Oxfam reaction to Pierre Moscovici’s hearing at European Parliament


2014-05-23_BlogOn 2 October, France’s Pierre Moscovici (pictured), European commissioner-designate for economic and financial affairs, taxation and customs, faced a hearing at the European Parliament to assess his suitability for the job.

Oxfam’s Deputy Director of Advocacy & Campaigns Natalia Alonso said: “Mr. Moscovici made an impassioned promise to promote European interests in economic and tax matters.  We are pleased to see he supports the allocation of some revenues from the future financial transactions tax – hopefully as broad as possible in scope -to fighting poverty and climate change.

“He highlighted several times the importance of fighting tax evasion and avoidance, as well as increasing tax transparency. Despite this, Mr. Moscovici failed to support a concrete proposal on greater transparency for multinational companies – such as Apple and Starbucks  to shed light on whether they ‘disappear’ their profits offshore to pay low or no taxes.

“We welcome Mr. Moscovici’s commitment to give the European Union a stronger voice in international tax initiatives, such as the G20’s promotion of better global tax rules that would encourage growth and increase employment. But the European Union needs to ensure that these new rules will also benefit developing countries, which are currently not at the negotiating table. The fight against tax dodging is a global one, and the European Union should start by making sure that it’s tax policies do not hamper poor countries from raising the money they vitally need to fight poverty and inequality.”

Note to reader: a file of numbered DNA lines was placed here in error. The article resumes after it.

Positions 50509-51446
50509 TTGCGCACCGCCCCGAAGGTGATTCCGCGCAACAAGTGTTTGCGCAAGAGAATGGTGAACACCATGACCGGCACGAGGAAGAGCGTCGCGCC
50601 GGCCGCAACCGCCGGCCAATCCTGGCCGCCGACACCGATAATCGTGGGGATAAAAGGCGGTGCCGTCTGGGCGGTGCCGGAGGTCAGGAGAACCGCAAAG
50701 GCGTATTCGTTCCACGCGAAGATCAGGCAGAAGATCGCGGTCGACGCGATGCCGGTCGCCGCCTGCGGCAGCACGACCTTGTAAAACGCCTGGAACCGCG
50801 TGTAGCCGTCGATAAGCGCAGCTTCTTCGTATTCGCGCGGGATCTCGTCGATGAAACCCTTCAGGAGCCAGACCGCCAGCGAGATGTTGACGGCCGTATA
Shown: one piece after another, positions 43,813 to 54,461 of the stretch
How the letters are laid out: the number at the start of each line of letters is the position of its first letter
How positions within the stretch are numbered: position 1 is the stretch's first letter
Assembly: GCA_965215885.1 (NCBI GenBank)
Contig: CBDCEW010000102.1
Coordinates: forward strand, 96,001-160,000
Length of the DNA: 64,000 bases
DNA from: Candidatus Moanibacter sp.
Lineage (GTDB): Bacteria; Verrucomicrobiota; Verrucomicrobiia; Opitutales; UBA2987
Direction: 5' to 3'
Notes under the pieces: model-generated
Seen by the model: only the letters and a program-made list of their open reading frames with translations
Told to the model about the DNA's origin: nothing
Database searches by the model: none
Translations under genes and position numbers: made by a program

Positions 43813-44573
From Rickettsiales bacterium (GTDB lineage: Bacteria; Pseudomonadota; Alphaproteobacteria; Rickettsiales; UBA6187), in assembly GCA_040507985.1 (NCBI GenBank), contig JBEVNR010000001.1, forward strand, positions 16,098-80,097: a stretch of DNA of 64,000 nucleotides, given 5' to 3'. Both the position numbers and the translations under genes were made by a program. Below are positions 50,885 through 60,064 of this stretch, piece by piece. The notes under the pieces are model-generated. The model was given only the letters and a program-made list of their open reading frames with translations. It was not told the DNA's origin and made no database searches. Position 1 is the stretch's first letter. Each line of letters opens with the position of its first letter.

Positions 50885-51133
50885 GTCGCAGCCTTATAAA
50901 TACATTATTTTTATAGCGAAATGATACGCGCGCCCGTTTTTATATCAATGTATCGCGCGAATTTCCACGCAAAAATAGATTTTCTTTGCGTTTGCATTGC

·        11 European countries agreed in May 2014 to create a European financial transaction tax by 1st of January 2016. Negotiations among the EU-11 are stalled on the scale of the tax, and the type of financial products to be included. Many civil society organizations have campaigned to ensure that part of these revenues will be allocated to European and international solidarity, like financing public services in Europe, and climate change and health in developing countries.
·        In June last year, the EU adopted legislation that will oblige banks and extractive companies (oil, mining, gas and forestry) to release information about where they work and where they pay their taxes. Oxfam is calling on the European Union to apply the same reporting standards as for banks – the so called country-by-country reporting (CBCR) – to all sectors. Click here to read the European Parliament report on tax evasion, May 2013, calling for public country-by-country reporting (CBCR).
·        The G20 mandated the OECD to deliver an action plan on corporate abuses of international tax rules that lead to ‘base erosion and profit shifting’ (the BEPS agenda). While Oxfam welcomes the political will to reform a broken international tax system, we are afraid that developing countries will not benefit from the current reform as they are not associated and cannot address their priorities for reform (Oxfam report Business among Friends).


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